5.2. Disk Image Files (VDI, VMDK, VHD, HDD)

Disk image files reside on the host system and are seen by the guest systems as hard disks of a certain geometry. When a guest OS reads from or writes to a hard disk, Oracle VM VirtualBox redirects the request to the image file.

Like a physical disk, a virtual disk has a size, or capacity, which must be specified when the image file is created. As opposed to a physical disk however, Oracle VM VirtualBox enables you to expand an image file after creation, even if it has data already. See Section 7.24, “VBoxManage modifymedium”.

Oracle VM VirtualBox supports the following types of disk image files:

  • VDI. Normally, Oracle VM VirtualBox uses its own container format for guest hard disks. This is called a Virtual Disk Image (VDI) file. This format is used when you create a new virtual machine with a new disk.

  • VMDK. Oracle VM VirtualBox also fully supports the popular and open VMDK container format that is used by many other virtualization products, such as VMware.

  • VHD. Oracle VM VirtualBox also fully supports the VHD format used by Microsoft.

  • HDD. Image files of Parallels version 2 (HDD format) are also supported.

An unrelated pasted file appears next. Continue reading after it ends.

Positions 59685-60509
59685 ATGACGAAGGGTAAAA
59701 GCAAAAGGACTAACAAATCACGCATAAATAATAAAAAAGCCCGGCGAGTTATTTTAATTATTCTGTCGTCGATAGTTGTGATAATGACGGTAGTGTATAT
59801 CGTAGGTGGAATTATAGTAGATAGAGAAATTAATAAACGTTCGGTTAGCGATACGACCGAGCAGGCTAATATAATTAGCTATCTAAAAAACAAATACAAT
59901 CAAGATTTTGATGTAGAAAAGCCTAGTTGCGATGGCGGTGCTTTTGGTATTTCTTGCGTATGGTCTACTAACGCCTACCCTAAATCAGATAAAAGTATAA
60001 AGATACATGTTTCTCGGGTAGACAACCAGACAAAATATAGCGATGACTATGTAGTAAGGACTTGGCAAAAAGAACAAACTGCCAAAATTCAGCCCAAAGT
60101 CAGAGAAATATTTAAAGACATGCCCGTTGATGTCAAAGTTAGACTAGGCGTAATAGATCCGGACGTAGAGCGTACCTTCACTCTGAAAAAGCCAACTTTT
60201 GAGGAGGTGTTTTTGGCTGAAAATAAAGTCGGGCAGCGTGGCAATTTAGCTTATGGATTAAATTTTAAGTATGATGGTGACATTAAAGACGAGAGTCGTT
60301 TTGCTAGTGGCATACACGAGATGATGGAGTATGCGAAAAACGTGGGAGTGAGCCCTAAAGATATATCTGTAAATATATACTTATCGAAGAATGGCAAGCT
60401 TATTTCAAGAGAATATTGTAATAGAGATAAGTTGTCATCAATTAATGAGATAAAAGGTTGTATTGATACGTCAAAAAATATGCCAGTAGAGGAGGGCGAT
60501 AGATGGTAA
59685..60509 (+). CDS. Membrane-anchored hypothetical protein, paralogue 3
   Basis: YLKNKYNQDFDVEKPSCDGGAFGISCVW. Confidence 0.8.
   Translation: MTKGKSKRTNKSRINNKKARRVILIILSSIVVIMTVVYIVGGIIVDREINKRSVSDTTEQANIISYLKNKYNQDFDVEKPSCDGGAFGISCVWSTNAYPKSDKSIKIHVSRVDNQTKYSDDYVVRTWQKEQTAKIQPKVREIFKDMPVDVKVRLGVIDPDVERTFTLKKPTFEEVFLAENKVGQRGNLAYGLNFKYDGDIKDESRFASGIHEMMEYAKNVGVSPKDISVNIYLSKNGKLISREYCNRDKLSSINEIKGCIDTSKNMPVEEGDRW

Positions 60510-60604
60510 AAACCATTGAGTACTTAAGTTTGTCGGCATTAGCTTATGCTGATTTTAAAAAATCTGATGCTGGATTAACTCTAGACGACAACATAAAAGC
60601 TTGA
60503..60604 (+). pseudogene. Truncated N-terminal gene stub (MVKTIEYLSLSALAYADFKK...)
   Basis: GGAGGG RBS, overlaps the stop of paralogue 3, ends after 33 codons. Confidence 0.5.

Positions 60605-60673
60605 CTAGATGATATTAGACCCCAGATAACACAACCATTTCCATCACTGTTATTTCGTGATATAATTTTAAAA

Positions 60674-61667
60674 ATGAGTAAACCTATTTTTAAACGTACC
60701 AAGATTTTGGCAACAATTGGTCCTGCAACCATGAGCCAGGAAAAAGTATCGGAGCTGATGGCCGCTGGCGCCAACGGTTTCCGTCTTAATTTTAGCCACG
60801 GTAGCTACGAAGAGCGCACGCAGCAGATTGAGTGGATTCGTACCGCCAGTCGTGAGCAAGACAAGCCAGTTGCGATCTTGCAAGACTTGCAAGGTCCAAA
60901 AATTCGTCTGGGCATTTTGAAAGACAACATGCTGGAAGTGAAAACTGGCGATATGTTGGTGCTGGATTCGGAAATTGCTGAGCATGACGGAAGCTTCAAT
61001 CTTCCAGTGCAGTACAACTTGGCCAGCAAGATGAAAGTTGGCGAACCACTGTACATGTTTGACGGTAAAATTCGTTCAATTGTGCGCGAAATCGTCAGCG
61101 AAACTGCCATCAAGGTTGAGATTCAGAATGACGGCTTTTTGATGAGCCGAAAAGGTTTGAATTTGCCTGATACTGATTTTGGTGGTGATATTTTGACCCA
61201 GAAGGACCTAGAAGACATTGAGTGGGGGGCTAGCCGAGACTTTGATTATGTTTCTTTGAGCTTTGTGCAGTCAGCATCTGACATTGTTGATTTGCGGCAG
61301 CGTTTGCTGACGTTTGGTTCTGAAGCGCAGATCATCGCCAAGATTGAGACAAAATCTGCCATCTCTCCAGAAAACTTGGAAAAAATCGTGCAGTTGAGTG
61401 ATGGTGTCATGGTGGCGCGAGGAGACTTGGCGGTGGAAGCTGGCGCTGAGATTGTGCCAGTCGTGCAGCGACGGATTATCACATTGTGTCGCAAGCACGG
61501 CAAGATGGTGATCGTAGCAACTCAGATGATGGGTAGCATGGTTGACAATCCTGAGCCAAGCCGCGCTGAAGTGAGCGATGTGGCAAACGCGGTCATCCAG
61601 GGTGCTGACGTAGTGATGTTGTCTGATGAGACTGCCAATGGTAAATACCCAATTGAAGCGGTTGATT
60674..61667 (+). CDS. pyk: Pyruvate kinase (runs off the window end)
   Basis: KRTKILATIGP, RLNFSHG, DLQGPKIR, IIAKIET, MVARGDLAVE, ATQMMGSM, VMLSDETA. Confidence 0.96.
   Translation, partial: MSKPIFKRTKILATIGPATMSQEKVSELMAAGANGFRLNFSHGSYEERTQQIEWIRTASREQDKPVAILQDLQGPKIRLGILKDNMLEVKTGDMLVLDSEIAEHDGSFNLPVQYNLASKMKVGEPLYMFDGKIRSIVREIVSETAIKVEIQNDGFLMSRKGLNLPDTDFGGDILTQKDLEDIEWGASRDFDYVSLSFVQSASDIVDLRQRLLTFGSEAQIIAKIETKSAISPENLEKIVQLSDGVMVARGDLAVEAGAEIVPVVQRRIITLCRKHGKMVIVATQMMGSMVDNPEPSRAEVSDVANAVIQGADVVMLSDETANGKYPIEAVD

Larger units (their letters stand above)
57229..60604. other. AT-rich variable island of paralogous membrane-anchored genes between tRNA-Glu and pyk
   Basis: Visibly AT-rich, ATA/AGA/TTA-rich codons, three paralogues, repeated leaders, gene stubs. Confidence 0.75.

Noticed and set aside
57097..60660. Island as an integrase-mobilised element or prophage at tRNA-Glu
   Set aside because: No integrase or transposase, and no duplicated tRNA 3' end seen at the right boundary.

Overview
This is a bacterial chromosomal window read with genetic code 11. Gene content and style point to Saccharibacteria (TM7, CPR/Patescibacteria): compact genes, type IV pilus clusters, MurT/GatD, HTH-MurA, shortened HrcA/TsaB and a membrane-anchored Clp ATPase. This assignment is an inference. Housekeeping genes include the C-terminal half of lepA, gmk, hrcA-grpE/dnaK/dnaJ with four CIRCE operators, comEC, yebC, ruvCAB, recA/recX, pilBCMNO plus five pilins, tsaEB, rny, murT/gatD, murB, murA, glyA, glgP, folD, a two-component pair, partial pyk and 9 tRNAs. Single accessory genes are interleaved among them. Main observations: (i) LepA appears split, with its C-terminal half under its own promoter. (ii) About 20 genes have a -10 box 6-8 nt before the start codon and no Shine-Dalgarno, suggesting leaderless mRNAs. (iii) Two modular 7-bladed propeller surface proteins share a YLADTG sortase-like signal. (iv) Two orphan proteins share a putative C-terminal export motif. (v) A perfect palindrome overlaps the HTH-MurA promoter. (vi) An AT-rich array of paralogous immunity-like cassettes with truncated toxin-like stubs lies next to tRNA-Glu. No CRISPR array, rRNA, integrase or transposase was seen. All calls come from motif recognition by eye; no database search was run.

Due to lack of documentation of the format, newer versions such as 3 and 4 are not supported. You can however convert such image files to version 2 format using tools provided by Parallels.

Irrespective of the disk capacity and format, as mentioned in Section 1.8, “Creating Your First Virtual Machine”, there are two options for creating a disk image: fixed-size or dynamically allocated.

  • Fixed-size. If you create a fixed-size image, an image file will be created on your host system which has roughly the same size as the virtual disk's capacity. So, for a 10 GB disk, you will have a 10 GB file. Note that the creation of a fixed-size image can take a long time depending on the size of the image and the write performance of your hard disk.

  • Dynamically allocated. For more flexible storage management, use a dynamically allocated image. This will initially be very small and not occupy any space for unused virtual disk sectors, but will grow every time a disk sector is written to for the first time, until the drive reaches the maximum capacity chosen when the drive was created. While this format takes less space initially, the fact that Oracle VM VirtualBox needs to expand the image file consumes additional computing resources, so until the disk file size has stabilized, write operations may be slower than with fixed size disks. However, after a time the rate of growth will slow and the average penalty for write operations will be negligible.